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What Are the Different Types of Community College Grants?

Tricia Christensen
By
Updated May 17, 2024
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Community college grants can include federal grants, state or regional-issued funds, and scholarships awarded by the college or private agencies. Students should also look for any special one-time grants that may be available if they transfer to a four-year university after completing studies at a community college. The costs of attending a junior college are generally much lower, and overall grant totals are likely to be less than at other colleges. Moreover, the specific amounts awarded are highly dependent on the availability of regional, institutional, and private grants at each college.

In the US, one of the possible sources for community college grants is the federal government. Students with demonstrable financial need may be able to qualify for a Pell Grant, which may cover all or part of fees and some additional expenses. The US government may also have grants available for people who have served in the military. Another option for students at these institutions is work/study grants. Either on or off-campus work may entitle students to receive a certain amount of money when they participate in work/study programs.

Certain regions or states may also award college scholarships. Not all states do this, and they do not always give community college grants. Compared to grants for four-year schools, award amounts for community college are likely to be lower. It’s still important to check with a college’s financial aid office to determine if there are ways to receive a regional grant.

Some community college grants are available if the institution is substantially endowed. In a few areas, students may be geographically near several junior colleges, and they may want to choose a school based on its ability to offer the greatest amount in institutional grants. Of course, it’s also possible that several community colleges clustered together may not be very well endowed.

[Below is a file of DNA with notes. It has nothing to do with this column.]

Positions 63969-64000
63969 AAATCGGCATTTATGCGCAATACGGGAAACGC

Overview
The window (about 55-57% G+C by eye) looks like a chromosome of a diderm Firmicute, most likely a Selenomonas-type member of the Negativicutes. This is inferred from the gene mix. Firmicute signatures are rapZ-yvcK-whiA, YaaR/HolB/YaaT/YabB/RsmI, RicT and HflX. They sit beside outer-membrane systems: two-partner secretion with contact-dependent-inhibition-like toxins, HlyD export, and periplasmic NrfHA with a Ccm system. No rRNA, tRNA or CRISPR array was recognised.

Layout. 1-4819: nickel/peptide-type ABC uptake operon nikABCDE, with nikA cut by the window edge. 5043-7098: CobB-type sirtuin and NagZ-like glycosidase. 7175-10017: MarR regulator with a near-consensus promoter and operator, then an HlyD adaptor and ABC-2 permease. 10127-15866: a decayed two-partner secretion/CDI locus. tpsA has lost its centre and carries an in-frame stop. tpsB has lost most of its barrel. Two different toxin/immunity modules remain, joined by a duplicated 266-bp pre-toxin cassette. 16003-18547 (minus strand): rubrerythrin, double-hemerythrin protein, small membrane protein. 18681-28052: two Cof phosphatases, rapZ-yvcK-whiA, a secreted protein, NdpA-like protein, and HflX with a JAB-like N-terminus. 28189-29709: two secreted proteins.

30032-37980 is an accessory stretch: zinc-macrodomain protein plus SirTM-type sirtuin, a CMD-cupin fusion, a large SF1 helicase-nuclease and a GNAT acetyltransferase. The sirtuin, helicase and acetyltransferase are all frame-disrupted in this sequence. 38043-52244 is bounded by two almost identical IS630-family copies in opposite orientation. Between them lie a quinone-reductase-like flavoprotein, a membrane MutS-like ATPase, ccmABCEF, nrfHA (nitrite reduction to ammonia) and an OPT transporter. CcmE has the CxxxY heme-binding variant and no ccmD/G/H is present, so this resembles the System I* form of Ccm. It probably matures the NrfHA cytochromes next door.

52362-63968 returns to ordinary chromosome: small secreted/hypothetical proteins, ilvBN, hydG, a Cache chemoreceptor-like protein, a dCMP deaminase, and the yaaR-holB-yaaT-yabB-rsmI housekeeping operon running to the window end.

Another way to analyze this situation is to look at the chances of being awarded site-specific scholarships. In addition to any funds a university may possess to grant to students, there may be private scholarships open to attendees of a particular school. A college’s financial aid or scholarship office should be able to tell students about these opportunities.

Certain scholarships are not site-specific. Students may qualify for them based on merit, financial need, or both. These may be given locally, regionally or nationally. Students can look up community college grants of this type on scholarship websites or they may get help through school scholarship offices.

Since many students transfer to a four-year university, they should look for one-time grants they may receive the first year at a new school. These may come from states, the college, or private agencies. They are often very useful in meeting the higher costs associated with getting started at a university, and they may help defer taking student loans, thus lowering debt after finishing college.

WiseGEEK is dedicated to providing accurate and trustworthy information. We carefully select reputable sources and employ a rigorous fact-checking process to maintain the highest standards. To learn more about our commitment to accuracy, read our editorial process.
Tricia Christensen
By Tricia Christensen , Writer
With a Literature degree from Sonoma State University and years of experience as a WiseGEEK contributor, Tricia Christensen is based in Northern California and brings a wealth of knowledge and passion to her writing. Her wide-ranging interests include reading, writing, medicine, art, film, history, politics, ethics, and religion, all of which she incorporates into her informative articles. Tricia is currently working on her first novel.

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Tricia Christensen

Tricia Christensen

Writer

With a Literature degree from Sonoma State University and years of experience as a WiseGEEK contributor, Tricia...
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